Study compares treatments for sudden hearing loss

David Kirkwood
June 1, 2011

BALTIMORE--The established treatment for sudden hearing loss has long been a course of oral steroids. However, a study headed by researchers from Johns Hopkins University and reported in the May 25 Journal of the American Medical Association (JAMA) suggests that steroid injections may be equally effective (or ineffective) in restoring hearing in patients who experience this mysterious and traumatic condition.

In the alternative treatment, steroids are delivered via a series of injections through the eardrum and into the middle ear. The theory is that this method can deliver a heavier dose of steroids directly to the source of the problem.

Researchers tested the two therapies at 16 academic medical centers across the United States. The subjects were 250 patients who had all suffered 50-dB or greater hearing loss in one of their ears. They were randomly assigned to receive either a two-week course of oral steroids or four steroid injections spaced over two weeks.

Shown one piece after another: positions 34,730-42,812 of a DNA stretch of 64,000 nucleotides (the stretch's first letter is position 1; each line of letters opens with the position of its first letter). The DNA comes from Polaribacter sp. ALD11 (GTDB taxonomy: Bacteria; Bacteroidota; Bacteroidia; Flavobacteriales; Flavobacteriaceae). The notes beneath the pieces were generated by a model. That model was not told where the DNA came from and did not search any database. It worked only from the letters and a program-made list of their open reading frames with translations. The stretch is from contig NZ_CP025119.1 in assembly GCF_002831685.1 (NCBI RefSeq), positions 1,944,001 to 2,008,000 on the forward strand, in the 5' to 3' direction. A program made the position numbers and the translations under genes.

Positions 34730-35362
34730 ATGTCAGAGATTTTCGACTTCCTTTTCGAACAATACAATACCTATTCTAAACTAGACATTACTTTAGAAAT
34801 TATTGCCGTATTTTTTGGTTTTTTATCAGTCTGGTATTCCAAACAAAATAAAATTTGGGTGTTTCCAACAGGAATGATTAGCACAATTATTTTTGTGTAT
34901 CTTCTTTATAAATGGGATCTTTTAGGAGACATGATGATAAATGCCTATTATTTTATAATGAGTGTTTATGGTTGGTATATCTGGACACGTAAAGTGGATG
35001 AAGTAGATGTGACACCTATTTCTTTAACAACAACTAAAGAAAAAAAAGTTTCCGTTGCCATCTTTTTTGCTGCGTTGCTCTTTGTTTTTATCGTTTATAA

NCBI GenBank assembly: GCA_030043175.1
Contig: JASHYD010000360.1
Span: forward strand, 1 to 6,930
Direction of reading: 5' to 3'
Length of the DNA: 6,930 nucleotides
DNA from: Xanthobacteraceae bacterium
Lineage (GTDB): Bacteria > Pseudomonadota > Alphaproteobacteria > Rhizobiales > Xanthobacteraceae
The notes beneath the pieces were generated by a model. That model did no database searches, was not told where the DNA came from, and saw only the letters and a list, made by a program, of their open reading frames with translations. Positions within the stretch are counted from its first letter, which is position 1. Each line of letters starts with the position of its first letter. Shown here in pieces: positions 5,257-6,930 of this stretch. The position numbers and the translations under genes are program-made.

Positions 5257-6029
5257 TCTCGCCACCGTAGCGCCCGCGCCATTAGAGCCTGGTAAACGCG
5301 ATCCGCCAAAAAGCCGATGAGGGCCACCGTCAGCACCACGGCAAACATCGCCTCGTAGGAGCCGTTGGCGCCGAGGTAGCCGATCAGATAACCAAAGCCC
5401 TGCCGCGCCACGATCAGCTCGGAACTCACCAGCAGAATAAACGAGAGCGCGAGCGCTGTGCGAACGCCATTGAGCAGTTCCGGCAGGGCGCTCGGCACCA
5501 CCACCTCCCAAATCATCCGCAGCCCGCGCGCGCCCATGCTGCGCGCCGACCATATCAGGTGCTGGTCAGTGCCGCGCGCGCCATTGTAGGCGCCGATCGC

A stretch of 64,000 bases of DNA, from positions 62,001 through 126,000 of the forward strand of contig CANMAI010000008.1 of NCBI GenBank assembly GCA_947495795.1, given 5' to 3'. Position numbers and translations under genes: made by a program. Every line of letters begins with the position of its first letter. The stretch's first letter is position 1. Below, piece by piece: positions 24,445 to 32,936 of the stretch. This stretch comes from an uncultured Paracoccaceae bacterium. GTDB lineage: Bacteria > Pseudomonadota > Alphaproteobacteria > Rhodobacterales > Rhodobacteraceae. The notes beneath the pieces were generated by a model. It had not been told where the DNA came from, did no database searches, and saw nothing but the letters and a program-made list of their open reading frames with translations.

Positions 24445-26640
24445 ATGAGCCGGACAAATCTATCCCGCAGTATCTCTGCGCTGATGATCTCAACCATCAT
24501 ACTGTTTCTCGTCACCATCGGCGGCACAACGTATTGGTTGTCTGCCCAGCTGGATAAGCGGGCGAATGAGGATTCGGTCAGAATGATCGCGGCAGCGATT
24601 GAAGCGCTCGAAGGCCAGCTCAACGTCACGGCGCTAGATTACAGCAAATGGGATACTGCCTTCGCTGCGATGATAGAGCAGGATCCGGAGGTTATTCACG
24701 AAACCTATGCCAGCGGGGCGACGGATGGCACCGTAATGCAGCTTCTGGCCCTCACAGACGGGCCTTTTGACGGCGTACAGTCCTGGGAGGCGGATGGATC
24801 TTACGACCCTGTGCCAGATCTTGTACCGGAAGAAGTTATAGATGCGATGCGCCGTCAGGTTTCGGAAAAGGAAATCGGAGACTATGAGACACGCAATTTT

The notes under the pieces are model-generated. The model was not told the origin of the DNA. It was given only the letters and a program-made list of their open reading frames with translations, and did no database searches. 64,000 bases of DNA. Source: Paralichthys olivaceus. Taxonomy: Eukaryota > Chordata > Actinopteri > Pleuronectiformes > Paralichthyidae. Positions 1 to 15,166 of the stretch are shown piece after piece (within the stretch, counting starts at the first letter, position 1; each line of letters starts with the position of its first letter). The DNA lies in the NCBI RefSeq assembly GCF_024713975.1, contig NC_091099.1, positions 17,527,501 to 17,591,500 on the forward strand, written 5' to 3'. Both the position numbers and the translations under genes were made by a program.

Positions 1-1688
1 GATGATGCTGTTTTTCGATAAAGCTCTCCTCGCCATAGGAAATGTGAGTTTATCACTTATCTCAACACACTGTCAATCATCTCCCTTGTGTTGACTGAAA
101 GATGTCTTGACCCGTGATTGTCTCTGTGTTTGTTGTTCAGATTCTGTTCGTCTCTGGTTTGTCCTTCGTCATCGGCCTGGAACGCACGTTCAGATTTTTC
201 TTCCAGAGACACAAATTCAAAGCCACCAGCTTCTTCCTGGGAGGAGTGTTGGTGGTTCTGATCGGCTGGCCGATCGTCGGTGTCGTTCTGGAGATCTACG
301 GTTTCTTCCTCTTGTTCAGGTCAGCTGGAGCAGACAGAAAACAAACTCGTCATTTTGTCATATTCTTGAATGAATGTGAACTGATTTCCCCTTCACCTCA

When the patients were tested two months after the treatment, those who had received the traditional oral steroid treatment had a mean improvement of 30.7 dB in the affected ear. Those who had been given injections had a mean improvement of 28.7 dB. While the results of the treatments were comparable for most patients, those with the most severe hearing loss (greater than 90 dB) had significantly better results with oral steroids.

Both treatments have advantages and disadvantages. Oral treatment is less expensive and can be done at home. However, the steroids can cause insomnia, weight gain, and increased blood sugar. Injections don’t have those side effects, but they cost more, can be painful, and are given in a medical office.

The cause of sudden dramatic loss in hearing is usually unknown. The condition, which affects about 20,000 Americans a year, typically occurs in one ear in less than 72 hours. In about a third of cases, the person regains some hearing without treatment. But most suffer permanent loss. Treatment, which should be given as soon as possible after the condition occurs, usually restores some of the lost hearing. However, for most patients, there is no complete cure.

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